Oneida Nation: History & Connection to Paul Revere

Instructor: James Moeller
In this lesson, we will discuss the Oneida Nation, member of the Six Nation Confederacy, acknowledged in history as one of the most powerful Indian alliances in America. You'll also learn about the Oneida Tribe's connection with the American Revolution and Paul Revere.

The Beginnings of the Oneida Nation

The people of the Oneida Nation, as did nearly all Native American peoples, migrated from Asia as early as 50,000 years ago. This was possible due to the movement of enormous sheets of ice that displaced large amount of water near what is today the Bering Strait. So much water was displaced that it exposed Beringia, a land bridge that connected Asia with North America.

Because of climatic changes and the loss of vegetation, large herds of animals upon which ancient people relied began to head east over Beringia. Tribes followed these herds into North America - among them the 'Iroquoian' group, which migrated across North America to their new home in what is now upstate New York. By 11,000 BC, these gigantic ice shelves began to melt and covered Beringia, thereby trapping the migrants in their new North American home.

The Alliance of the Six Nations

Once in their new surroundings, the Oneida encountered hostile tribes, among them the Huron, who attacked their villages and towns with regularity. In response, the Oneida people banded together with the Iroquois, a much larger and more powerful tribe. Together with the Mohawk, Cayuga, Seneca, & Onondaga (much later, the Tuscarora joined the alliance), they formed what would become one of the most powerful Indian confederacies in America, The Iroquois Confederacy, or more commonly known as The Six Nations.

Flag of the Oneida Nation (NY)

The Oneida & The American Revolution

When the American Colonies were formed between 1607 and 1732, the Six Nations had divided opinions about their new neighbors. When the American Revolutionary War began in 1776, some tribes sided with the British, while others sided with the American colonists.

The Oneida take great pride in calling themselves 'first allies'. Today, Oneida declare that their people have served in every war this nation has fought, up to the present time. The term, 'first allies' denotes the fact that the Oneida Nation was the first to ally itself with the new country. It was mostly through the efforts of Chief Shenandoah that the treaty of alliance was struck. The Chief even earned the name, 'Friend of the Whites'.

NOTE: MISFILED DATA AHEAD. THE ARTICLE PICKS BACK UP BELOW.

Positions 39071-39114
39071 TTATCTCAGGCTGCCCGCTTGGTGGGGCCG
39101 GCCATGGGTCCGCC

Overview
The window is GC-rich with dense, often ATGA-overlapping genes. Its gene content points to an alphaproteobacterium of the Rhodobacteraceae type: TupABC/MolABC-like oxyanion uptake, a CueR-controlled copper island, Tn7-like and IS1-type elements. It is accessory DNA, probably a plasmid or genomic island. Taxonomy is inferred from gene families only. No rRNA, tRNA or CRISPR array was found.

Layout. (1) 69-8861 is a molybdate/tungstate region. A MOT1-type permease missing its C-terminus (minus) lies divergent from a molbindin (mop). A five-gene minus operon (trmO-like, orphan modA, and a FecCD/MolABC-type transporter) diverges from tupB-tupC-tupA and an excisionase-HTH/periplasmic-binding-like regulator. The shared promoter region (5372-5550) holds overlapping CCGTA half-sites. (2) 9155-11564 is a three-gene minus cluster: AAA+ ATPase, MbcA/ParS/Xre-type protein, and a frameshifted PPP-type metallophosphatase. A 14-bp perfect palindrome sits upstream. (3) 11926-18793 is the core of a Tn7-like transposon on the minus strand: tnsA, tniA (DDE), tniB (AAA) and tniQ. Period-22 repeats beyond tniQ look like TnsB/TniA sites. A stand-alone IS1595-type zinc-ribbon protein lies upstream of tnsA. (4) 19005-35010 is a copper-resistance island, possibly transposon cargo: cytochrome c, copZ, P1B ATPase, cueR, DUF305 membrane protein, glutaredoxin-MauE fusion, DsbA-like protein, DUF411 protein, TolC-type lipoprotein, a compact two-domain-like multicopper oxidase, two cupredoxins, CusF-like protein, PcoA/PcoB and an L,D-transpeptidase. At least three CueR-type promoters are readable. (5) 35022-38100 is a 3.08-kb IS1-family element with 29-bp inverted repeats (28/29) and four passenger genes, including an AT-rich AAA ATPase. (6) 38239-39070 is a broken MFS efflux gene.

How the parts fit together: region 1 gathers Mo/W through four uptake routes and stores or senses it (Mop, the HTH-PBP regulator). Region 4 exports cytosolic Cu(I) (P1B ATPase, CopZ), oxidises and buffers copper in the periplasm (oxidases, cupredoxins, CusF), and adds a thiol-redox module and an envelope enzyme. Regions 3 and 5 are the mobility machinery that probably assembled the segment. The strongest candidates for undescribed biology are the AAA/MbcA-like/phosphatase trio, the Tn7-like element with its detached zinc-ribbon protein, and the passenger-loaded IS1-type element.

The Oneida were indispensable to the Continental Army (the professional army organized by the US Congress at the start of the war) and its state militias. They fought alongside the Americans at the Battles of Oriskany and Saratoga in 1777, the latter being perhaps the most significant battle in the war, as it prompted the French to ally itself later with the Americans. In addition to sending warriors, the Oneida traveled hundreds of miles to feed Washington's starving troops at Valley Forge, Pennsylvania.

Promises, Promises…

When the Revolutionary War ended in 1783 with the signing of the Treaty of Paris, the Oneida were praised, as evidenced by this message from the US Congress:

'We have experienced your love, strong as the oak, and your fidelity, unchangeable as truth. You have kept fast hold of the ancient covenant-chain, and preserved it free from rust and decay, and bright as silver. Like brave men, for glory you despised danger; you stood forth, in the cause of your friends, and ventured your lives in our battles. While the sun and moon continue to give light to the world, we shall love and respect you. As our trusty friends, we shall protect you; and shall at all times consider your welfare as our own.'

1792 Peace Medal given to the Oneida from George Washington

That's very high praise coming from the US government, don't you think? Reading, this, you would surmise that things would go well for the Oneidas, and for the most part, the US government tried to honor its promises. However, history will show that the State of New York was quite another matter.

In the 1784 Treaty of Ft. Stanwix, the US government guaranteed the Oneidas their tribal lands, but the state of New York chose to ignore the federal government's lead and actively sought to remove all Indians from within its borders so that more white people could move in. This resulted in the loss of much Oneida land. Many Oneidas migrated to Wisconsin Territory, near present day Green Bay, in 1822. Others moved further north to Ontario, Canada. This resulted in three distinct branches of the tribe today, located in New York State, Southwold Ontario, Canada, and in Wisconsin.

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